Public University’s Bias-Free Language Guide Calls The Word ‘American’ ‘PROBLEMATIC’

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The University of New Hampshire has issued a Bias-Free Language Guide which identifies the word “American” as a “problematic” term which should not be used.

Other “problematic” words on the taxpayer-funded school’s lengthy list include “mothering,” “fathering,” “healthy,” “homosexual,” “rich,” “poor” and “senior citizen,” notes Campus Reform.

The goal of the politically-correct UNH Bias-Free Language Guide is “to invite inclusive excellence” on the public campus.

The guide’s broad and extensive, 4,812-word attempt to police language includes an introductory quote by Melissa Harris-Perry and covers virtually every nook and cranny of radical leftist identity politics imaginable.

The word “American” is “problematic,” according to the University of New Hampshire, because it “assumes the U.S. is the only country inside” land masses — North America, South America and Central America — with the word “America” in their names.

The UNH language guide decrees that language users should say “U.S. citizen” or “resident of the U.S.” instead.

For skin color, the taxpayer-funded school in the Live-Free-or-Die state instructs speakers to say “European-American individuals” instead of “Caucasian.”

Also, employees at the University of New Hampshire present as passive-voice fact the notion that the concept of race “was designed to maintain slavery.”

The words “mothering” and “fathering” are verboten because speakers must “avoid gendering a non-gendered activity.”

The word “black” for black people is okay, though.

The words “healthy” and “handicapped” are “problematic.” The currently politically-correct terms are “non-disabled” and “person who is wheelchair mobile,” UNH instructs.

Using the words “rich” and “poor” is also wrong now. Instead of “rich,” the UNH language police insist, speakers need to say the totally different “person of material wealth.” Instead of “poor,” it’s the completely not-the-same 11 words: “low economic status related to a person’s education, occupation and income.”

“Homosexual” is “an outdated clinical term considered derogatory and offensive by many gay and lesbian people.” The taxpayer-funded school suggests “Same Gender Loving” instead.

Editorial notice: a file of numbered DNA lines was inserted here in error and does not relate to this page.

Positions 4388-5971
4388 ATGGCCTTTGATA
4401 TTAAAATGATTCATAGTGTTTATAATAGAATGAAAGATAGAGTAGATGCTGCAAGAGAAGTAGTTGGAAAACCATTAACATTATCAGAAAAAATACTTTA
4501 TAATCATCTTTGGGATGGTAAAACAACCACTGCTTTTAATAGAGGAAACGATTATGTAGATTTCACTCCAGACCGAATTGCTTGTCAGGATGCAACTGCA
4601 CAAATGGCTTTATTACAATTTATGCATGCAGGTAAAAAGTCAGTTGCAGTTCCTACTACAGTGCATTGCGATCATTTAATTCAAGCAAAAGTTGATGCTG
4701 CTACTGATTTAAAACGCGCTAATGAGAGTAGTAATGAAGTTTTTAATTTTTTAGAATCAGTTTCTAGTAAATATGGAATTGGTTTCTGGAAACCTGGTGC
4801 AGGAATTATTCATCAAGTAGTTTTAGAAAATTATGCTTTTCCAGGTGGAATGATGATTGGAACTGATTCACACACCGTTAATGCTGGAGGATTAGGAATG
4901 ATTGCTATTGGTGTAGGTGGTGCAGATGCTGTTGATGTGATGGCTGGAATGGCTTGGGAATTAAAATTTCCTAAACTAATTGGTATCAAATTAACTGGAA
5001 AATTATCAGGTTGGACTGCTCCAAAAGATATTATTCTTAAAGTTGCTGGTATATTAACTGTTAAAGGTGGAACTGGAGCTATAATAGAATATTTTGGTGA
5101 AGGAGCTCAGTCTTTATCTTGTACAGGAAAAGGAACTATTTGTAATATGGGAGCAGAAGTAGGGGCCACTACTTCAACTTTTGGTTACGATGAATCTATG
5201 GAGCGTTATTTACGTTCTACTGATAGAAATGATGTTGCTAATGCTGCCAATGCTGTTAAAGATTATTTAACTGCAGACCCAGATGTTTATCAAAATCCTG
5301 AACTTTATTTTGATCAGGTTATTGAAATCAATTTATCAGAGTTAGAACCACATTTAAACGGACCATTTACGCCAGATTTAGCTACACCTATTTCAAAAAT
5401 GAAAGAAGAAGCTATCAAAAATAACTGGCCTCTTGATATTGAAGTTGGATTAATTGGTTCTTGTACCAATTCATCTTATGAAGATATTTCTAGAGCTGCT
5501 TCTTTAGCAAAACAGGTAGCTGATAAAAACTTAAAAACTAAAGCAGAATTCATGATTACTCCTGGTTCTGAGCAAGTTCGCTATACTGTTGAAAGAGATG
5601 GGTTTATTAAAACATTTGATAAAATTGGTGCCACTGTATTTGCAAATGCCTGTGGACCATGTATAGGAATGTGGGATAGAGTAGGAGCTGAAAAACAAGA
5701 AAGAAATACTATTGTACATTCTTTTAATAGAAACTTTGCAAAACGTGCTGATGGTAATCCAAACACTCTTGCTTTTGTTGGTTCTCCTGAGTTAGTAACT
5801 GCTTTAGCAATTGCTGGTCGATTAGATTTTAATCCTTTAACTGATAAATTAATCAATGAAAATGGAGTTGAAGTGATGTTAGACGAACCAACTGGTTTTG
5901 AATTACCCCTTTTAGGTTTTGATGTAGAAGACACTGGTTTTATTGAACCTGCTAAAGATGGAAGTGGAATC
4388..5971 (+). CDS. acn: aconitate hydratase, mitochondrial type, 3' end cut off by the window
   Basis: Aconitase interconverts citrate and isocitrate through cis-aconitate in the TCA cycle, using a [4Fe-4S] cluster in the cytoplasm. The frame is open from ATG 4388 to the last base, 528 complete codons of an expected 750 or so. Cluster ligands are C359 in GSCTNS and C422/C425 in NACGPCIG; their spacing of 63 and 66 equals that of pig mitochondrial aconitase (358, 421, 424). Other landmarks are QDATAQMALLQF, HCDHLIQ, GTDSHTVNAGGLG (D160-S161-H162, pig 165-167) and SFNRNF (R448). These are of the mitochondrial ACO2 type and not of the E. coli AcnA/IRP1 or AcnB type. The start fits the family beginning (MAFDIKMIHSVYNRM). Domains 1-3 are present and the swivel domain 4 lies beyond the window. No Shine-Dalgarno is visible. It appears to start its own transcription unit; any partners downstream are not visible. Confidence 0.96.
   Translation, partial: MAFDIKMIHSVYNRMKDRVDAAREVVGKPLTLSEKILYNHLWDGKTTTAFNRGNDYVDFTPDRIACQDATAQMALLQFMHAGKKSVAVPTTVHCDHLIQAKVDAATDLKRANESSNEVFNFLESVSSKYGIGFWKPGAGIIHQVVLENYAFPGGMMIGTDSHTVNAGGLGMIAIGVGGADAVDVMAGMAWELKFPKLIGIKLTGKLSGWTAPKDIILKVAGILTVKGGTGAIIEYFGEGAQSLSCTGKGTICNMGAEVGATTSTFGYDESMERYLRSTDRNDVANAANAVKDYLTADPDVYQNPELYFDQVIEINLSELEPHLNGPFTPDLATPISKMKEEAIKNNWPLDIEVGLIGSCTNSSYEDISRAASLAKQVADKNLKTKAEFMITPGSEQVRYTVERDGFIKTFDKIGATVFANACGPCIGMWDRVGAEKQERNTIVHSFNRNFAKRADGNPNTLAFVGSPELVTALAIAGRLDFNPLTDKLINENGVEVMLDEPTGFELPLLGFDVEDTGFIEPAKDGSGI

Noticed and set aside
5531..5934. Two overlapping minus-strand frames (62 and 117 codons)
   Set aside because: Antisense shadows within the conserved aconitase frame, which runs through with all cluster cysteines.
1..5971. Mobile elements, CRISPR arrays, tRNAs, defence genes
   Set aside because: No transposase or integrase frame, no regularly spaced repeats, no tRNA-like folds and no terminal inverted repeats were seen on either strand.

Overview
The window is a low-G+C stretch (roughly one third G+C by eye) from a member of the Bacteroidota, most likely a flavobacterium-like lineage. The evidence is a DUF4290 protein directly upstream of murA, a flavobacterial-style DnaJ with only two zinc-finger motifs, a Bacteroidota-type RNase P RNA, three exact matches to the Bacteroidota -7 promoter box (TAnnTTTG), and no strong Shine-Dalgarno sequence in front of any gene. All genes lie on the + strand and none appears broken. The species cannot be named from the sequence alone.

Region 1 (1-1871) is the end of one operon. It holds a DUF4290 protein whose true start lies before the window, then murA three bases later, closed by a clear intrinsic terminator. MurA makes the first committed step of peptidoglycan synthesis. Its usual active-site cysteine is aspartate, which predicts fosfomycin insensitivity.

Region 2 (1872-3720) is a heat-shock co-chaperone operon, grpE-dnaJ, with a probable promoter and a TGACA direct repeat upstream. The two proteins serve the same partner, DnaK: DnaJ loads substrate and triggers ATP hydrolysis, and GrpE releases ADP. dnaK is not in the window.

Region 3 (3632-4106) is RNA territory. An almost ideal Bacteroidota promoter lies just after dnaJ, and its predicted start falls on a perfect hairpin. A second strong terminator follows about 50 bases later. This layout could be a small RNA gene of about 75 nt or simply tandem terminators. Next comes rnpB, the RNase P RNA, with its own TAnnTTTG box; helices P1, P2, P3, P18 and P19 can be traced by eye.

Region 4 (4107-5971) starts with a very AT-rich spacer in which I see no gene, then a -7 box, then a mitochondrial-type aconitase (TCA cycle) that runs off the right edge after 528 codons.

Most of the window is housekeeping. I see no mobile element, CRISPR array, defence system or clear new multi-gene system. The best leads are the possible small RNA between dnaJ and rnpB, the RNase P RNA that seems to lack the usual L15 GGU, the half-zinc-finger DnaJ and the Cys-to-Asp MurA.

On this same score, the absence of gender-neutral bathrooms and locker rooms (and special housing) evidences a prejudice called “ciscentrism,” which is a “pervasive and institutionalized system that places transgender people in the ‘other’ category.”

“Senior citizen” is bad but “people of advanced age” is good.

Obviously, the words “illegal alien,” “manpower,” “freshmen,” “mailman” and “chairman” are never acceptable, according to UNH. And forthwith “foreigners” must be “international people.”

The taxpayer-funded school offers a “Gender Pronoun Guide” for “nonbinary pronouns” such as “ze,” “zie” and “hir.” Such pronouns “are often used by trans, genderqueer, and gender non-conforming people.”

Oddly, the taxpayer-funded University of New Hampshire’s guide to unfair and prejudicial words includes among its additional references a style guide from the American Psychological Association called Guidelines for Respectful Language. Another cited reference is the “Making Excellence Inclusive” from the American Association of Colleges and Universities.

And in a transcendent bit of irony, the University of New Hampshire Wildcats participate in intercollegiate sports in the America East Conference.

The UNH language police manual also offers training for faculty members to thwart the menace of microaggressions — which are everyday words which make radical leftists angry or frustrated.

Earlier this summer, the entire University of California system under current-president Janet Napolitano has been training faculty to avoid phrases administrators claim are offensive including the description of America as a “land of opportunity.” Other offensive phrases in the taxpayer-funded school system include, “I believe the most qualified person should get the job” and “affirmative action is racist.” (RELATED: California Trains Professors To Avoid ‘Microaggressions’)

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